ivanimal
10-30-2006, 10:02 PM
Dillon, if you think you are going to be reloading for years I own the 550B. Otherwise the Lyman reloading gear is quality. The turret press is very easy to use and universal.

Pulsar
10-30-2006, 10:03 PM
Yeah the XL650 is nice, planning on picking one up here in a month. And the fact that it can't do .338 lapua isn't that big a deal. I wouldn't want to use a progressive press for lapua, just can't get the fine tuning and consistency for a round that is specifically designed for accuracy.

50ae
10-31-2006, 12:35 AM
+1 on the XL650! The only problem with the 650, can't reload the 338 lapua cartridge. Currently reloading 6.5G, 6.8 SPC, .223 and 308.

Why? One of those shellplates has to fit. I reload 50ae on mine though I can't use the case feeder when doing it because they don't make a fat enough feeder tube.

tankerman
10-31-2006, 4:48 AM
For low volume reloading, such as hunting rounds, go with a single stage RCBS. High volume, pistol/AR's etc. Dillon progressives are an excellent choice. If you are going to stay with reloading as a permanent hobby/addiction, just go ahead and buy both types now and probably an extra single stage to bring to the range. A used single stage can be picked cheap.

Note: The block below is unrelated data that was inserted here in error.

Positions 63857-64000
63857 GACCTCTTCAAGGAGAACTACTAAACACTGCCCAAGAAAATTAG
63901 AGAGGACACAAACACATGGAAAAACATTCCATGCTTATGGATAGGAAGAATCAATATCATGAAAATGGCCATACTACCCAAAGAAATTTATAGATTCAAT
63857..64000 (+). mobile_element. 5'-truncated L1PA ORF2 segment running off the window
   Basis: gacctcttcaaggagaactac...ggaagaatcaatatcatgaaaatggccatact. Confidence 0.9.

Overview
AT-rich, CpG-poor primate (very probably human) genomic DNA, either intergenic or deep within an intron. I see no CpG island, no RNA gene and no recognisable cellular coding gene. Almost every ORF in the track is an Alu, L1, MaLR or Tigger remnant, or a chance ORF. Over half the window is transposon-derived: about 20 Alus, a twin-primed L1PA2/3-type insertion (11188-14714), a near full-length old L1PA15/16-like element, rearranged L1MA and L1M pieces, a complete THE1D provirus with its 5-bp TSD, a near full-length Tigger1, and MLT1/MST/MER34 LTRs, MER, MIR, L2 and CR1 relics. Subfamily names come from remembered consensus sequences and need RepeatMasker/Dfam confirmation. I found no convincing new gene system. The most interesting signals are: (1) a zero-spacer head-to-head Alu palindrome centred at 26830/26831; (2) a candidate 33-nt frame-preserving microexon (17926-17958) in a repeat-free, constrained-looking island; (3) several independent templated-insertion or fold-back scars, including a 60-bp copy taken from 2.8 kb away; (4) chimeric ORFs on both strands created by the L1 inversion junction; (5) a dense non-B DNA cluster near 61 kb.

ryang
10-31-2006, 6:54 AM
If you have the time, look around for a used Dillon Square Deal B (if only loading pistol), or 550 (if loading both pistol and rifle). If you don't shoot that much rifle it may not be worthwhile to get the 550. Just save up the rifle brass until you do.

Pistol is easier to reload because it's a straight wall case, no neck to worry about.

Besides the press itself you will need the following items:
A good reloading manual. Lyman or Speer is recommended.
Balance beam for weighing powder charges.
Dial caliper for measuring diameters and overall lengths.
Case gauge to verify finished rounds do not exceed maximum size.

xrMike
10-31-2006, 8:18 AM
hello, I want to start pressing my own ammo but i need some help figuring out what kit to buy. I've been looking on midway usa for some press kit and found this one that has good reviews.